Washington Democratic presidential candidates hoping to get an endorsement from Kansas Gov. Kathleen Sebelius will have to wait until next year.
Sebelius said Monday she won't back anyone until 2008 at the earliest because she is focused on helping her party elect governors this year in Louisiana, Mississippi and Kentucky.
"I think it's appropriate that my political focus remain on those three governor's races," Sebelius said in an interview between forums at the winter meeting of the National Governors Association.
Seven other governors already have endorsed presidential hopefuls who want to tap into established networks for fundraising and party support.
"The candidates are very wise to seek governors' support," Sebelius said. "Clearly governors have already demonstrated they know how to put together a majority of the votes in their state border and know how to talk to their constituents."
State lawmakers are considering a bill that could allow Kansas to have a presidential primary in early February 2008.
Sebelius took on a prominent national role last year when she became chairwoman of the Democratic Governors Association, a separate organization. She is helping raise money for candidates in the three Southern gubernatorial races this year and recruiting candidates to run for 11 other governor's races in 2008.
During the four-day conference, Sebelius said she met with candidates eyeing races in North Carolina, Indiana and Delaware.
In March, she will spend time in Mississippi and Louisiana to help candidates and assist state Democratic parties with money and organization. Democrats now hold 28 of 50 governor's seats and want to build on that majority.
Sebelius also joined other governors Monday in pressing the Bush administration about beleaguered National Guard units and missing equipment that hasn't been returned from the war in Iraq.
About 60 percent of the Kansas National Guard's equipment has remained in Iraq as troops have come home, but the federal government has not paid for replacements.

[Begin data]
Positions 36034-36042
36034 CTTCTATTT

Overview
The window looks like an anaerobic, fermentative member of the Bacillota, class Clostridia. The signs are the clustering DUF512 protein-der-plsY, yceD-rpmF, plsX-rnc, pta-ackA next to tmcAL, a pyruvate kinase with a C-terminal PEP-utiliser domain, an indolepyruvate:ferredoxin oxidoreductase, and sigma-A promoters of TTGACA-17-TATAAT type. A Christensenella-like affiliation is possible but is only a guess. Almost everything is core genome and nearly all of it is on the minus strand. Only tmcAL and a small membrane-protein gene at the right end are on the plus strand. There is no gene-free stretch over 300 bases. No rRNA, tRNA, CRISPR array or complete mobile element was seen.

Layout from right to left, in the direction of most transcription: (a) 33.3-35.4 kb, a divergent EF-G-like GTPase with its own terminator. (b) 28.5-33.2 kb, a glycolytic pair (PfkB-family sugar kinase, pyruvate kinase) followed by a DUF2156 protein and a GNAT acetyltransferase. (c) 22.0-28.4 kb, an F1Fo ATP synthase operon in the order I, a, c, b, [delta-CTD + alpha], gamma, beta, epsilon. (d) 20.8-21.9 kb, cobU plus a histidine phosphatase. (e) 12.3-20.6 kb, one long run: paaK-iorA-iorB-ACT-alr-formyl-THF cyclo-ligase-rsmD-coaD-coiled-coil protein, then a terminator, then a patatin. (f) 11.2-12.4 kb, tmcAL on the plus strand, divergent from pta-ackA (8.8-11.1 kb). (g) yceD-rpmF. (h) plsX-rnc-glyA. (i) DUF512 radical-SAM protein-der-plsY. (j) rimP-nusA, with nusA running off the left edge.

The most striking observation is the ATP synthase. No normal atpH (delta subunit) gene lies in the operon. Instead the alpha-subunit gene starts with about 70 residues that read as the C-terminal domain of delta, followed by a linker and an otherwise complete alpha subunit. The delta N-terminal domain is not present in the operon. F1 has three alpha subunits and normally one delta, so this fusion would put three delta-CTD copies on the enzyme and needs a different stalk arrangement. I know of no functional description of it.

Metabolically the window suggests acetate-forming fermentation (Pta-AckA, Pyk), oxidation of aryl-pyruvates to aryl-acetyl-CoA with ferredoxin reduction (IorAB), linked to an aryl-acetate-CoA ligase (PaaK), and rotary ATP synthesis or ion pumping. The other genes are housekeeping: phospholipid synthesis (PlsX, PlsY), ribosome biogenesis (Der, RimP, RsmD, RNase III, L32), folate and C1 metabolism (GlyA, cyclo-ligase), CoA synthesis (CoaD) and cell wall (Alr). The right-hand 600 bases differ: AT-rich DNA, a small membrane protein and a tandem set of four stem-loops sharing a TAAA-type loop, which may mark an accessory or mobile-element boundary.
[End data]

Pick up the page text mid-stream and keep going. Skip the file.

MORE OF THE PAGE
"It's greatly handicapped our ability to respond to natural disasters, much less attacks or pandemics that we really can't predict," she said. Sebelius and other governors raised the issue during a meeting with Gen. Peter Pace, chairman of the Joint Chiefs of Staff, and members of Bush's Cabinet.
Sebelius also defended Rep. Nancy Boyda, D-Kan., from Republicans who have criticized her vote for a congressional spending bill last month. The measure didn't include extra money for military construction projects at Fort Riley and Fort Leavenworth in Boyda's district.
Republicans had tried to include the funds for the base closure and realignment process in a bill last year, but Congress ended its session without acting on the measure.
"What has been characterized as a vote against the funding was really not that," Sebelius said. "There was never a vote against BRAC funding, there was a vote for a continuing resolution to keep open key departments of government which were left abandoned by the previous Congress."
Sebelius said she was optimistic the funds would be passed later this year in a separate spending package.